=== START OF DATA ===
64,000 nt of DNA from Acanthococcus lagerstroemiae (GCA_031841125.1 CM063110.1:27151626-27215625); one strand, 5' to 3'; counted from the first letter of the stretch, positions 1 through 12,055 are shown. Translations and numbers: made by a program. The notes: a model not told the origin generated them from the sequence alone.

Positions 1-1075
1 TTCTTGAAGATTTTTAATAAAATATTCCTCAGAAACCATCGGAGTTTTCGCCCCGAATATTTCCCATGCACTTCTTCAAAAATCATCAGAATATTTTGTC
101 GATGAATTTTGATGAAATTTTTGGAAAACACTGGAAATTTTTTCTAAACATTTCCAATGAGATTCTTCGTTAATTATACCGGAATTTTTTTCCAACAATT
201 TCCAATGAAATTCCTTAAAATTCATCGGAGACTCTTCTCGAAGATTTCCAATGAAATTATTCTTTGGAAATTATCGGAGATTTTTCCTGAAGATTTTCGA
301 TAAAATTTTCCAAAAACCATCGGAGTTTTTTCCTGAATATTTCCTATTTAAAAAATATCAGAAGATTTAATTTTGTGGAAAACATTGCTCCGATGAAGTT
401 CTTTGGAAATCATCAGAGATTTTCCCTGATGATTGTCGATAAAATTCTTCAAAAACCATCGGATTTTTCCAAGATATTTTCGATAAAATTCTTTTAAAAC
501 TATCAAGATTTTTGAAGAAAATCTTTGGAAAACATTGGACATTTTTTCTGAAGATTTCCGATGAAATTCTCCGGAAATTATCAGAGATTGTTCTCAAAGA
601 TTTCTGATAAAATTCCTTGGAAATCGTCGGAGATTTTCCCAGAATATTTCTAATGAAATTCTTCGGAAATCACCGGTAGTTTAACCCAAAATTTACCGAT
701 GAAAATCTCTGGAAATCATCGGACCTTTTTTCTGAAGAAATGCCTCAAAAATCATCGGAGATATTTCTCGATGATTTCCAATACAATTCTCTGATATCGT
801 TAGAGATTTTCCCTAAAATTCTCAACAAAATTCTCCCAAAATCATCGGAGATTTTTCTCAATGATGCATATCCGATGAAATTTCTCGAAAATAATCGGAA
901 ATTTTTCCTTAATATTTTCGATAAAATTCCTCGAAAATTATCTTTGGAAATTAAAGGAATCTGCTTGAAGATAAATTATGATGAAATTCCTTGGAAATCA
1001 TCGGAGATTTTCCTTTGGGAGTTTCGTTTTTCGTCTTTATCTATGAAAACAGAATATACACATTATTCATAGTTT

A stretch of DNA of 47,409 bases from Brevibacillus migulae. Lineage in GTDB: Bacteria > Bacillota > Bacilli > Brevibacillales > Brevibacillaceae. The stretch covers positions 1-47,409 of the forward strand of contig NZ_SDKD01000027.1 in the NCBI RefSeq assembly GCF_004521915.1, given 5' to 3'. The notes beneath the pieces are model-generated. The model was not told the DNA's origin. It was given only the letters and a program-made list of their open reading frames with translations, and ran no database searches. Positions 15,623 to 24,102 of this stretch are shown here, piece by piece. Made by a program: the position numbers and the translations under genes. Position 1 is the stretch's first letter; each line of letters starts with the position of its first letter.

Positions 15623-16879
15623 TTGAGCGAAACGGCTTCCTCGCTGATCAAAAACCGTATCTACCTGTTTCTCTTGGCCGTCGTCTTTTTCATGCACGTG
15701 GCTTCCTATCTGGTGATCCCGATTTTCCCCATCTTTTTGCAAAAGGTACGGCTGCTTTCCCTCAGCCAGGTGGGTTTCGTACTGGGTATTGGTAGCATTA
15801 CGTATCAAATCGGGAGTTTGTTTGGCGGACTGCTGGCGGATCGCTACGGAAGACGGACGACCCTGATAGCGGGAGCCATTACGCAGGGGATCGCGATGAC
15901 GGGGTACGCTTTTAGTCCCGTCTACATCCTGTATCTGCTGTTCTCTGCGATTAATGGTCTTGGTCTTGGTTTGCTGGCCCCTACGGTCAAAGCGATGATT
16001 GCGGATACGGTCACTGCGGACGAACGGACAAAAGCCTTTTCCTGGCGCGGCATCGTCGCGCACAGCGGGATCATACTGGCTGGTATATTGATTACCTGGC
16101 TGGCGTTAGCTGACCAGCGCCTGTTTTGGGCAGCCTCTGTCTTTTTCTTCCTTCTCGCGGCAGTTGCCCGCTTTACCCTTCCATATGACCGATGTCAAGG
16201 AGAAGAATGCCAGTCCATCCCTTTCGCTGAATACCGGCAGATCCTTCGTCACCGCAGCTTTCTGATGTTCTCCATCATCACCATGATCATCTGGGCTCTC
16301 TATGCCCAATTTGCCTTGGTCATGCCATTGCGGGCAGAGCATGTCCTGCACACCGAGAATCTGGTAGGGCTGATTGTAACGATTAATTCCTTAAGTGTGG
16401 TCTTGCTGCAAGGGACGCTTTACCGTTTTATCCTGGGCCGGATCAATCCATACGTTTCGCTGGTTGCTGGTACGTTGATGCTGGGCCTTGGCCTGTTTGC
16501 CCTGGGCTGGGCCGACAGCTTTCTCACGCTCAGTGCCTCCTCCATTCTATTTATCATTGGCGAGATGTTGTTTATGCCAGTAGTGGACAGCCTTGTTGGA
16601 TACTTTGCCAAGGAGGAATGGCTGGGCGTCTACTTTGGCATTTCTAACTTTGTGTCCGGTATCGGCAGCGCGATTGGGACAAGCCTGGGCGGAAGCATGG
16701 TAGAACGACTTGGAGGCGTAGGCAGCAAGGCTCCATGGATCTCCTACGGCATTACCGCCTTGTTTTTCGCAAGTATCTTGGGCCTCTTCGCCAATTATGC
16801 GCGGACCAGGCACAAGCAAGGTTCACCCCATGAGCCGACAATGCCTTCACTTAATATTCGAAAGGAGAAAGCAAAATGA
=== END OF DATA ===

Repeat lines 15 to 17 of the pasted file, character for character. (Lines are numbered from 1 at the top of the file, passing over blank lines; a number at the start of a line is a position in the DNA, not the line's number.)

Positions 15623-16879
15623 TTGAGCGAAACGGCTTCCTCGCTGATCAAAAACCGTATCTACCTGTTTCTCTTGGCCGTCGTCTTTTTCATGCACGTG
15701 GCTTCCTATCTGGTGATCCCGATTTTCCCCATCTTTTTGCAAAAGGTACGGCTGCTTTCCCTCAGCCAGGTGGGTTTCGTACTGGGTATTGGTAGCATTA